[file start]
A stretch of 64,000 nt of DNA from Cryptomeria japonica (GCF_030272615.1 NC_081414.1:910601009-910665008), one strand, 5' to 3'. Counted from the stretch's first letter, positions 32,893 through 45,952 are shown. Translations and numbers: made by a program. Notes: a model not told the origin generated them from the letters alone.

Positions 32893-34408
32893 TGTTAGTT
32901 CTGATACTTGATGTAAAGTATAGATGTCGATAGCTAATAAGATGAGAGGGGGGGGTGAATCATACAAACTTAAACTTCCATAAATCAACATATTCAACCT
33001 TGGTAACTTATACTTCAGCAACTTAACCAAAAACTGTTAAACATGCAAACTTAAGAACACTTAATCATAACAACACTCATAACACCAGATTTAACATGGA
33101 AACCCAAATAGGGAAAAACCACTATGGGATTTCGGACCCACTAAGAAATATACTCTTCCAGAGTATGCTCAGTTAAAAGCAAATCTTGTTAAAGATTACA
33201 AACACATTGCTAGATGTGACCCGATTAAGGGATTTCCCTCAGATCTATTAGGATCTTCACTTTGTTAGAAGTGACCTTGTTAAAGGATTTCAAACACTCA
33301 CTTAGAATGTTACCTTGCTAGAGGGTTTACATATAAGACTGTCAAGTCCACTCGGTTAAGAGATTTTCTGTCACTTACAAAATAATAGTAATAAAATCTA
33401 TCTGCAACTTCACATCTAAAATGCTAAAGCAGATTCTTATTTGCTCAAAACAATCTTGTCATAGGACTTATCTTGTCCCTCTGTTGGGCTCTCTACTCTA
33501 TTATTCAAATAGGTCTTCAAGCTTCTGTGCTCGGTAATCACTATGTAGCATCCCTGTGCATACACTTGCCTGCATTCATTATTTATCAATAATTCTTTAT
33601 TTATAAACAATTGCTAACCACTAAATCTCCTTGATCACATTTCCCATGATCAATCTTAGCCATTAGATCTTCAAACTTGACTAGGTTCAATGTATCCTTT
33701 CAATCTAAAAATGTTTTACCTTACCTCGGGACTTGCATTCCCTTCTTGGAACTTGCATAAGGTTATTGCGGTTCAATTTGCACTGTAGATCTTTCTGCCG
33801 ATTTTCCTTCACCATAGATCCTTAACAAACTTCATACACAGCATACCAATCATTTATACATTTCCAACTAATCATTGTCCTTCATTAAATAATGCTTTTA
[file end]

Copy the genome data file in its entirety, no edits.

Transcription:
A stretch of 64,000 nt of DNA from Cryptomeria japonica (GCF_030272615.1 NC_081414.1:910601009-910665008), one strand, 5' to 3'. Counted from the stretch's first letter, positions 32,893 through 45,952 are shown. Translations and numbers: made by a program. Notes: a model not told the origin generated them from the letters alone.

Positions 32893-34408
32893 TGTTAGTT
32901 CTGATACTTGATGTAAAGTATAGATGTCGATAGCTAATAAGATGAGAGGGGGGGGTGAATCATACAAACTTAAACTTCCATAAATCAACATATTCAACCT
33001 TGGTAACTTATACTTCAGCAACTTAACCAAAAACTGTTAAACATGCAAACTTAAGAACACTTAATCATAACAACACTCATAACACCAGATTTAACATGGA
33101 AACCCAAATAGGGAAAAACCACTATGGGATTTCGGACCCACTAAGAAATATACTCTTCCAGAGTATGCTCAGTTAAAAGCAAATCTTGTTAAAGATTACA
33201 AACACATTGCTAGATGTGACCCGATTAAGGGATTTCCCTCAGATCTATTAGGATCTTCACTTTGTTAGAAGTGACCTTGTTAAAGGATTTCAAACACTCA
33301 CTTAGAATGTTACCTTGCTAGAGGGTTTACATATAAGACTGTCAAGTCCACTCGGTTAAGAGATTTTCTGTCACTTACAAAATAATAGTAATAAAATCTA
33401 TCTGCAACTTCACATCTAAAATGCTAAAGCAGATTCTTATTTGCTCAAAACAATCTTGTCATAGGACTTATCTTGTCCCTCTGTTGGGCTCTCTACTCTA
33501 TTATTCAAATAGGTCTTCAAGCTTCTGTGCTCGGTAATCACTATGTAGCATCCCTGTGCATACACTTGCCTGCATTCATTATTTATCAATAATTCTTTAT
33601 TTATAAACAATTGCTAACCACTAAATCTCCTTGATCACATTTCCCATGATCAATCTTAGCCATTAGATCTTCAAACTTGACTAGGTTCAATGTATCCTTT
33701 CAATCTAAAAATGTTTTACCTTACCTCGGGACTTGCATTCCCTTCTTGGAACTTGCATAAGGTTATTGCGGTTCAATTTGCACTGTAGATCTTTCTGCCG
33801 ATTTTCCTTCACCATAGATCCTTAACAAACTTCATACACAGCATACCAATCATTTATACATTTCCAACTAATCATTGTCCTTCATTAAATAATGCTTTTA